June 2, 2020 at 15:27 JST
Shigeru Omi, right, vice chair of the government’s expert panel on the novel coronavirus, speaks at a news conference in Tokyo on May 29. (Asahi Shimbun file photo)
How should the government act to protect the lives and livelihoods of the public from outbreaks of infectious diseases?
To answer this, it is important to keep detailed records of government responses to the novel coronavirus pandemic so that the policy decisions can be assessed effectively to glean lessons for the future.
Despite its characterization of the outbreak as a “historic emergency situation,” the Abe administration has failed to keep records of important discussions on how it has dealt with the crisis.
This can only mean the administration does not yet fully grasp the importance of public document management.
It has been revealed that no formal minutes have been kept of the meetings of the expert panel advising the government on its responses to the COVID-19 outbreak.
While the government has produced excerpts of the panel’s discussions without identifying the speakers, there are no official records of the remarks made at the panel’s meetings for making informed evaluations of related policy decisions.
The guidelines for official document management stipulate that minutes should be taken of any meetings where policy decisions are made or approved. The government claims as the advisory panel meetings do not fall under this category, there is no need to take minutes.
This stance reflects disregard for the value of official records in general as it is based on a very narrow definition of the meetings subject to this requirement. It also contradicts the remarks about the issue made in a March Diet session by health minister Katsunobu Kato, who then pledged to use stenographers to record “every single word uttered” at the panel meetings.
These experts are tasked with analyzing the latest situations concerning the infection and making recommendations accordingly. They are all also members of the government’s advisory council to discuss basic policies for responding to the pandemic.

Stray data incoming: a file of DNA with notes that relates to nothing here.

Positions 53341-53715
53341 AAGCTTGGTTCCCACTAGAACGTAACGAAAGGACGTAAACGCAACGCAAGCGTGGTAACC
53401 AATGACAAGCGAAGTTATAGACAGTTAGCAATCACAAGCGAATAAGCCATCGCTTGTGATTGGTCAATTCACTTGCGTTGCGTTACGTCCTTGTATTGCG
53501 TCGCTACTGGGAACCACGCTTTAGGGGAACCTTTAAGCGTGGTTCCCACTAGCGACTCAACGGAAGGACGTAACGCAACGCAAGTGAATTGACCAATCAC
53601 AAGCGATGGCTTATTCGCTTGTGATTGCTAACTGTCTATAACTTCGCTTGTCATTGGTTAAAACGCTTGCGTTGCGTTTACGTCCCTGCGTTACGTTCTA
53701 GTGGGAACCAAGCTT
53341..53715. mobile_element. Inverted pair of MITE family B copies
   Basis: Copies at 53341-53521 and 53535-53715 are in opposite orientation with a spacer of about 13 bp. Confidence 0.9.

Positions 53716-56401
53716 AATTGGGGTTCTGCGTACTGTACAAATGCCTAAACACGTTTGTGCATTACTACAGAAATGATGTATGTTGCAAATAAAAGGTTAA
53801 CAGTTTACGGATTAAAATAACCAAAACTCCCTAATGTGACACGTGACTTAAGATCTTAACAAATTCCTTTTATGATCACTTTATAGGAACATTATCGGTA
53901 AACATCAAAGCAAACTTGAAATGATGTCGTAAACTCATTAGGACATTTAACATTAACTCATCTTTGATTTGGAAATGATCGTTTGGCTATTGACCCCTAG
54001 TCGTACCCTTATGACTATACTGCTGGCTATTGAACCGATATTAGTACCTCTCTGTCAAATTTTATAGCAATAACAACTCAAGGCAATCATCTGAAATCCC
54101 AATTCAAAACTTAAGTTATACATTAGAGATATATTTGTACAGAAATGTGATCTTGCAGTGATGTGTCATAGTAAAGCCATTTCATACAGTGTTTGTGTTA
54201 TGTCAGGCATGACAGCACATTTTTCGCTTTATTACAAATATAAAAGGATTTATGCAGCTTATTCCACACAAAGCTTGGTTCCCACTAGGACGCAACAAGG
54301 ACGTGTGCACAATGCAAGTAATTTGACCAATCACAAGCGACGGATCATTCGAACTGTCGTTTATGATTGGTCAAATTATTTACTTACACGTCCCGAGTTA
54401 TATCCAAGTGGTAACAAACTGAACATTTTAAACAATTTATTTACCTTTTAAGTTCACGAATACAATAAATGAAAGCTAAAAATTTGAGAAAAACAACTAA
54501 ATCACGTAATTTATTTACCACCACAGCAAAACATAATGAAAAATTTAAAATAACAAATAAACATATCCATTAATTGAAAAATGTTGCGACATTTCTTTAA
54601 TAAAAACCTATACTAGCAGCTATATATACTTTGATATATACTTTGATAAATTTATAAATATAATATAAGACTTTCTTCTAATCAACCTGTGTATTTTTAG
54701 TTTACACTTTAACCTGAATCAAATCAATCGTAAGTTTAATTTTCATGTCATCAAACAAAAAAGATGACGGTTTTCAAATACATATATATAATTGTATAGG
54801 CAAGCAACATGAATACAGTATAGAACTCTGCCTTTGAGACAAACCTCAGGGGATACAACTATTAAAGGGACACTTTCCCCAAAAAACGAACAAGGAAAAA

Even if policy decisions are not made or approved at the meetings, it can be safely said that they play a very important role in guiding the government’s responses to the crisis.
Abe himself has often referred to “the opinions of the experts” as grounds for his policy decisions while explaining them at the Diet or in news conferences.
The government has said the members of the panel feel more comfortable about expressing their views and opinions when the speakers are not identified.
As some members have started calling for minutes to be kept of their meetings, however, Chief Cabinet Secretary Yoshihide Suga said the government will obey any decision by the panel on this issue, in a sudden shift in stance.
There are stenographic records, if not audio recordings, of the meetings available, according to the government. If so, it should immediately start compiling the minutes.
To secure broad public understanding and cooperation for its policy efforts to contain the virus, the government needs to win the solid trust of the people. This requires the government to actively disclose relevant information to inject a convincing transparency into the decision-making process.
A report compiled by the health ministry’s review panel that scrutinized the government’s responses to the outbreak of a new influenza in 2009 stressed the importance of providing sufficient and accurate information to the public.
It called for “taking steps to secure transparency when seeking opinions from medical and other experts (through formal meetings and other means), including taking minutes.”
The measures to deal with the outbreak restrict the freedom and rights of many people and bring huge consequences for the nation’s economy and society.
The public deserves to know how the government made policy decisions concerning the pandemic and what kind of information it used in doing so.
The Abe administration has a responsibility for making and keeping detailed records of not only discussions at the expert panel but also other discussions and communications involved, including informal talks and exchanges among Cabinet members and those between the government and the ruling coalition.
Such records will be vital for a comprehensive review of the way the government handled the latest public health crisis.
--The Asahi Shimbun, June 2
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